A third factor weighing on markets was a dimming global outlook for 2019 and any potential impact on earnings next year. The IMF’s semi-annual global outlook saw a small trim to both this year’s growth estimate and a shave to next year as well. The latest forecast was, in fact, unsurprising, given the strains in a variety of emerging markets, the weight of trade wars, and less-loose monetary policies globally. In that environment, the surprise would be if global growth did not cool over the next year. Following last year’s synchronized and solid global GDP growth of 3.7%, we now look for 3.6% this year and another small step down to 3.5% in 2019. True, that’s slower—but it’s not slow.

Meantime, back at the U.S. economy, a sparse week for data (aside from CPI) left Treasuries largely driven by the air pocket in stocks. We continue to believe that the domestic growth outlook is firm, with Q3 GDP likely to come in at 3% and staying
close to that mark over the next two quarters as well. Amid all the market noise, keep in mind that we are looking for growth of 2.5% next year, inflation of little more than 2%, and a jobless rate of less than 4%; true, some of the cheery news comes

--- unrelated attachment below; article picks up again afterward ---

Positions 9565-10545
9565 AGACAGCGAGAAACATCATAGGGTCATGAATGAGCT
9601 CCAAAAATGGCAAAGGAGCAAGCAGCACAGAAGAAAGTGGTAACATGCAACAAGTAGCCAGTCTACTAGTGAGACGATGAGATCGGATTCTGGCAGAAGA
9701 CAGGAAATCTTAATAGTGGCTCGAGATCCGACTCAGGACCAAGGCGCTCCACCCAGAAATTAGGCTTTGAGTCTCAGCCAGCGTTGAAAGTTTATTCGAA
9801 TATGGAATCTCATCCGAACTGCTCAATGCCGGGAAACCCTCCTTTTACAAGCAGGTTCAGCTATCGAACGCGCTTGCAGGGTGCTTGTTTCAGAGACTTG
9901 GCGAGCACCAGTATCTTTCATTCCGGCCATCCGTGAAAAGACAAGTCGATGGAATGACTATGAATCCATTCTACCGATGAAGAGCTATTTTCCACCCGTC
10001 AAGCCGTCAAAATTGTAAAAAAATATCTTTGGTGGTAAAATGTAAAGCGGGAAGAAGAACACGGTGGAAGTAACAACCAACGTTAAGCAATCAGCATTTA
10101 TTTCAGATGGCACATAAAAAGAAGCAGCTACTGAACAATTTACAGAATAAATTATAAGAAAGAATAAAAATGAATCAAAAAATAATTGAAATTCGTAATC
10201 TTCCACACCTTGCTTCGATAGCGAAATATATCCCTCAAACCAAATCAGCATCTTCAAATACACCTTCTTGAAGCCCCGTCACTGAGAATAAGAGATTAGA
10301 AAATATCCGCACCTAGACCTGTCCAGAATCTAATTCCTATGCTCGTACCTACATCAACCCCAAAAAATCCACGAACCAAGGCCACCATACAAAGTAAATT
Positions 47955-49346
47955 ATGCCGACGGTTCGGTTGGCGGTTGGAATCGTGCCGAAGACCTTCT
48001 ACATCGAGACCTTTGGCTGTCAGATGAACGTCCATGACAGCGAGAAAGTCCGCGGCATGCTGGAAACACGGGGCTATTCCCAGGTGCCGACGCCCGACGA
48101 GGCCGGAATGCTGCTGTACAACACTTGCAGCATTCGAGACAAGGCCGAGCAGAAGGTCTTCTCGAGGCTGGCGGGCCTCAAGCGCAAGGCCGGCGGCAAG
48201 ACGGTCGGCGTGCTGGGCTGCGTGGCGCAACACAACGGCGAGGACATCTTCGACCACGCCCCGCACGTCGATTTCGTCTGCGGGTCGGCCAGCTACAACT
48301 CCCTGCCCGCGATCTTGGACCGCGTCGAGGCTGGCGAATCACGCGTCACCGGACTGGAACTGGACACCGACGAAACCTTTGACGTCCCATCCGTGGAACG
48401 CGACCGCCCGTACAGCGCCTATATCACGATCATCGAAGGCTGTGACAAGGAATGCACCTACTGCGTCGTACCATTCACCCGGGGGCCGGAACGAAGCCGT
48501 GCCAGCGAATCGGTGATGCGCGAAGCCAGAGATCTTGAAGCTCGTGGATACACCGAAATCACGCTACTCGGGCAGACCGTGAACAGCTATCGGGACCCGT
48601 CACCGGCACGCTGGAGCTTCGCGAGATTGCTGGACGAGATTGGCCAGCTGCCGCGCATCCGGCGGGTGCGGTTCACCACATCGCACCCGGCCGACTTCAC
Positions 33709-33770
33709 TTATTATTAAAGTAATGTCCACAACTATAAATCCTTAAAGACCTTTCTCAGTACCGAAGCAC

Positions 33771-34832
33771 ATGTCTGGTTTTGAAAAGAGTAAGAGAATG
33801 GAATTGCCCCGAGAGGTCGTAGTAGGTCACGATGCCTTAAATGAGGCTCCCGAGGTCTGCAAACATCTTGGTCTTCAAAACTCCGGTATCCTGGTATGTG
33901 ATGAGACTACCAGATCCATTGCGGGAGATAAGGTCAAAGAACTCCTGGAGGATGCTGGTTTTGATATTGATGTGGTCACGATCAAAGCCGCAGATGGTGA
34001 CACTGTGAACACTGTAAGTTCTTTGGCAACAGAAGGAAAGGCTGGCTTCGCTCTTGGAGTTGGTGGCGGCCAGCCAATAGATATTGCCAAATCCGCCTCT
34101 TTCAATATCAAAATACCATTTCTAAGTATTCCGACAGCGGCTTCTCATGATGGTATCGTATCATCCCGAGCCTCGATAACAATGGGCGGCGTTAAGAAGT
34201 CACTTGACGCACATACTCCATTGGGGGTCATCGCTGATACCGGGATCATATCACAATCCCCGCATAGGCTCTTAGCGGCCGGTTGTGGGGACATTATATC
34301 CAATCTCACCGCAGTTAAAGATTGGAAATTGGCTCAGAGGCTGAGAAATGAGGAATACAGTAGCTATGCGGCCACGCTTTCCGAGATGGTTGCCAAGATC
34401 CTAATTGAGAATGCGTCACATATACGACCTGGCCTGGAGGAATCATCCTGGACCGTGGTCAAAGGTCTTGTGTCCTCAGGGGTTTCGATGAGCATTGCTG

courtesy of a budget deficit of almost $1 trillion over the next year, but the overall economic backdrop remains highly favourable.

Have a great week.

Frank & Mark

Source: Globe & Mail, BMO Capital Markets, Bank of Canada

Canada’s stock benchmark held up better than the major U.S. indices, because of relative strength in the materials and health care sectors. Materials were lifted by the safe haven flows that boosted gold prices to a two-month high. With less than a week to go before marijuana legalization, shares of cannabis companies advanced after Altria (the maker of Marlboro cigarettes) was reported to be in talks to buy a stake in a Canadian cannabis producer. Defensive sectors – utilities, staples and real estate – were also outperformers. The information technology sector, especially sensitive to the threat of international trade disruptions and slower global growth, was among the worst performers. Energy shares dropped, alongside falling oil prices. Year-to-date, the TSX is down 4.9% and the benchmark 10-year yield was slightly lower ending the week to yield 2.49%.